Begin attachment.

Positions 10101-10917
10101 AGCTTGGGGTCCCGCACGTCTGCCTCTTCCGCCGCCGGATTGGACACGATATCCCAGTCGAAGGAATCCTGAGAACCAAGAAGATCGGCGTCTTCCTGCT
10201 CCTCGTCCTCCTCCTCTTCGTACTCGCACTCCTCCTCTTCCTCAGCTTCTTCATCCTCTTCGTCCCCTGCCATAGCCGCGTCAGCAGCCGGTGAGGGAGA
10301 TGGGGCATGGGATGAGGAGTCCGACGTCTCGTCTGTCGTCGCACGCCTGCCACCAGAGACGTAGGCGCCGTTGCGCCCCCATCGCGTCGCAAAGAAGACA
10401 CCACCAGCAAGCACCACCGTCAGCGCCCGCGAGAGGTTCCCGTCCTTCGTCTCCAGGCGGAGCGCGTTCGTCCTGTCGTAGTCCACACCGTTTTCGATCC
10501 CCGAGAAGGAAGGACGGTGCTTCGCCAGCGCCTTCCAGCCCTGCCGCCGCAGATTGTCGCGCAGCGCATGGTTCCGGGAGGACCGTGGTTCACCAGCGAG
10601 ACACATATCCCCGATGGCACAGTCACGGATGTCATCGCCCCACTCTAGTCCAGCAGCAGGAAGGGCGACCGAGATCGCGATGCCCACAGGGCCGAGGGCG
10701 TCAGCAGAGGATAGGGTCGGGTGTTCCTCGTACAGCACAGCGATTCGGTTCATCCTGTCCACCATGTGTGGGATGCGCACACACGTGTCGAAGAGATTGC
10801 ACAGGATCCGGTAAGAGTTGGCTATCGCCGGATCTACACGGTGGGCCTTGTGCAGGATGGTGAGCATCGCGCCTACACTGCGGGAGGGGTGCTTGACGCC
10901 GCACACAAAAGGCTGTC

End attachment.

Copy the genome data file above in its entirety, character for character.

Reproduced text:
Positions 10101-10917
10101 AGCTTGGGGTCCCGCACGTCTGCCTCTTCCGCCGCCGGATTGGACACGATATCCCAGTCGAAGGAATCCTGAGAACCAAGAAGATCGGCGTCTTCCTGCT
10201 CCTCGTCCTCCTCCTCTTCGTACTCGCACTCCTCCTCTTCCTCAGCTTCTTCATCCTCTTCGTCCCCTGCCATAGCCGCGTCAGCAGCCGGTGAGGGAGA
10301 TGGGGCATGGGATGAGGAGTCCGACGTCTCGTCTGTCGTCGCACGCCTGCCACCAGAGACGTAGGCGCCGTTGCGCCCCCATCGCGTCGCAAAGAAGACA
10401 CCACCAGCAAGCACCACCGTCAGCGCCCGCGAGAGGTTCCCGTCCTTCGTCTCCAGGCGGAGCGCGTTCGTCCTGTCGTAGTCCACACCGTTTTCGATCC
10501 CCGAGAAGGAAGGACGGTGCTTCGCCAGCGCCTTCCAGCCCTGCCGCCGCAGATTGTCGCGCAGCGCATGGTTCCGGGAGGACCGTGGTTCACCAGCGAG
10601 ACACATATCCCCGATGGCACAGTCACGGATGTCATCGCCCCACTCTAGTCCAGCAGCAGGAAGGGCGACCGAGATCGCGATGCCCACAGGGCCGAGGGCG
10701 TCAGCAGAGGATAGGGTCGGGTGTTCCTCGTACAGCACAGCGATTCGGTTCATCCTGTCCACCATGTGTGGGATGCGCACACACGTGTCGAAGAGATTGC
10801 ACAGGATCCGGTAAGAGTTGGCTATCGCCGGATCTACACGGTGGGCCTTGTGCAGGATGGTGAGCATCGCGCCTACACTGCGGGAGGGGTGCTTGACGCC
10901 GCACACAAAAGGCTGTC